Innate vs. Developed
We have spent some time picking away at the tension between the generalizations and assumptions made around whether reading and writing development is natural or unnatural.
We continue this exploration, except now we dig into an even more fundamental aspect of human development: language. Language development is a seemingly magical evolutionary development that humans have uniquely adapted—or for which language is uniquely adapted for—to the surviving and thriving of our species.
Are we born with innate capacities for language baked into our brains—a 'universal grammar'? Or do we develop and hone these capacities—albeit, rapidly—through exposure and use? Is it both? If so, how much is innate, and how much is developed? And in what way do these continued advancements of language and literacy across the generations enable our cognitive, cultural, and technological achievements? And in what way might they at the same time magnify the biases and base motivations of those most able to leverage power to manipulate others? In other words, how much does language and literacy bring us into a more generative engagement with ourselves and our world, and how much does it create a distance that may lead to destruction?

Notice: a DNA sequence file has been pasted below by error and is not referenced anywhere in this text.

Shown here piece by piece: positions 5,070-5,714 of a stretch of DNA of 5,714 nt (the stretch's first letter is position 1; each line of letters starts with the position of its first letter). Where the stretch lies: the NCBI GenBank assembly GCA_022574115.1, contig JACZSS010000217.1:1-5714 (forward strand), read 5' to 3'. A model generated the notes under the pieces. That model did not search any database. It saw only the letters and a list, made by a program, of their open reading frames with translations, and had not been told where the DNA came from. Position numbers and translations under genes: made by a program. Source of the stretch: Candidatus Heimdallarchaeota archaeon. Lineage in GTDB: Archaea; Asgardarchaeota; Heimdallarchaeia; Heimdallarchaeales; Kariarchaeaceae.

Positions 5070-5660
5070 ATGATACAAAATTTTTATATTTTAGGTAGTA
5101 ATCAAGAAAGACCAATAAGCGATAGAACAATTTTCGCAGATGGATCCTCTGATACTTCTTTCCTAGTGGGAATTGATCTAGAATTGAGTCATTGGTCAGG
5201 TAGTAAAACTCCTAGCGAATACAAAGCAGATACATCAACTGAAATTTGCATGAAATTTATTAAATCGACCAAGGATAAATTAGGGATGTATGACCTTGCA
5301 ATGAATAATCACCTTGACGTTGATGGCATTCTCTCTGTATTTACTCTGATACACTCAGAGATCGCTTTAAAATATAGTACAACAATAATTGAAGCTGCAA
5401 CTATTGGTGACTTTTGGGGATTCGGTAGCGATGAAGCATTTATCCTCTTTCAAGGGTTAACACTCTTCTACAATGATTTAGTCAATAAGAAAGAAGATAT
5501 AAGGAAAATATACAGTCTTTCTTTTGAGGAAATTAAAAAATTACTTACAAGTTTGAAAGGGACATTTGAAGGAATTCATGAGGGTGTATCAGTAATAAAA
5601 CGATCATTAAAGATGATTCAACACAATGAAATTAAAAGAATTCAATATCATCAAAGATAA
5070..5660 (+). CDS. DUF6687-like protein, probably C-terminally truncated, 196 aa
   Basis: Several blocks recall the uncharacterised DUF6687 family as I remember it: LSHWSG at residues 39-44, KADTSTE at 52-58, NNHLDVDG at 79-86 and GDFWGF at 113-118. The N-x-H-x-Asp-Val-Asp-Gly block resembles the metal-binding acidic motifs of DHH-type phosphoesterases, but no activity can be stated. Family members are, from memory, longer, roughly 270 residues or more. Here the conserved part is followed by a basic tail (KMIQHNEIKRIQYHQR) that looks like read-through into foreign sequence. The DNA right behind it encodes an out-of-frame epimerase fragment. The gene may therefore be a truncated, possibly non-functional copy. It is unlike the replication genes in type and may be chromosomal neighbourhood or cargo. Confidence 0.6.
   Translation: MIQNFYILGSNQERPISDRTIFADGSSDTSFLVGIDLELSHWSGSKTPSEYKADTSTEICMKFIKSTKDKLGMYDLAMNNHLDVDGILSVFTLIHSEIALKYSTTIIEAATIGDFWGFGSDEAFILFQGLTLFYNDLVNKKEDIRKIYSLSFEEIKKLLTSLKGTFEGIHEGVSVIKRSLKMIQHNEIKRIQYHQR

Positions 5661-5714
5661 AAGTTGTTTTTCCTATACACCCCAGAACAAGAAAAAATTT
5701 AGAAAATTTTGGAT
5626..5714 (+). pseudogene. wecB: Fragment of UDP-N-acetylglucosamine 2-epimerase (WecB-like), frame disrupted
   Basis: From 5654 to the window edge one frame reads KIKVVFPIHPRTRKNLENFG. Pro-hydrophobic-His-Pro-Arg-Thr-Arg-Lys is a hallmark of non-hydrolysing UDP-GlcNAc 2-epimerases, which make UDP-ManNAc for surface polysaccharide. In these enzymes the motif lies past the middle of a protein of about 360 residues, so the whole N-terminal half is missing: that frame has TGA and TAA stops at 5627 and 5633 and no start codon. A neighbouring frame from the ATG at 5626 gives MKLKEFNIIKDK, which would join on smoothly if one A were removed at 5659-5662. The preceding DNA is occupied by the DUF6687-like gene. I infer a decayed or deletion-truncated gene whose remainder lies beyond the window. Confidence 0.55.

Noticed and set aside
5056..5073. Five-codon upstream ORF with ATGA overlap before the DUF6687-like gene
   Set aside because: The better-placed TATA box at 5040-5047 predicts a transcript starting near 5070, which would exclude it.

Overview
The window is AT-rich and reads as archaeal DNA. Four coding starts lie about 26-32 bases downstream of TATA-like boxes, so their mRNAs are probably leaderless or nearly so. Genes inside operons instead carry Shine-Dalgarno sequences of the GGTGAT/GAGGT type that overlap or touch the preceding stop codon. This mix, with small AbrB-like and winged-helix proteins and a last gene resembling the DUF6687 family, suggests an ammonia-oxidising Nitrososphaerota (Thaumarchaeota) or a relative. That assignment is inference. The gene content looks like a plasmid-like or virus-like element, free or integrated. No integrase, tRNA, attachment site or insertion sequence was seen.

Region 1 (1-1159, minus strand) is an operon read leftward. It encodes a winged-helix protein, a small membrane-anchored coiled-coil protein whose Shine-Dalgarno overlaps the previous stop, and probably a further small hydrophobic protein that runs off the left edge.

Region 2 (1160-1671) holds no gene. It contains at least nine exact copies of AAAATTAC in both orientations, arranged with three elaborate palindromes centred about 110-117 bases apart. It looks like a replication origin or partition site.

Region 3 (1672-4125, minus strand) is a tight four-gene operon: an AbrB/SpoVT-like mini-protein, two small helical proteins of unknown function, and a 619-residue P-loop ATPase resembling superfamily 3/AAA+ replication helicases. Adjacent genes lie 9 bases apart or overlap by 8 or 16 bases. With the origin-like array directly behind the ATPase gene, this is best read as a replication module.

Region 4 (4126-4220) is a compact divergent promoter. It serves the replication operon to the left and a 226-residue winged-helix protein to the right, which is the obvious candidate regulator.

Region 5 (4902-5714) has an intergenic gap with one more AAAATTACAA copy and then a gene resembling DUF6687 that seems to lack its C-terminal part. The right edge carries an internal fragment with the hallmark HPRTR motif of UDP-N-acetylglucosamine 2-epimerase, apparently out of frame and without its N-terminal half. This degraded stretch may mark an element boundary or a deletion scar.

This journey continues in this series of posts:
- Language—like reading—may not be innate
- The Inner Scaffold for Language and Literacy
- Accelerating the Inner Scaffold Across Modalities and Languages
- Thinking Inside and Outside of Language
- Speaking Ourselves into Being and Others into Silence: The Power of Language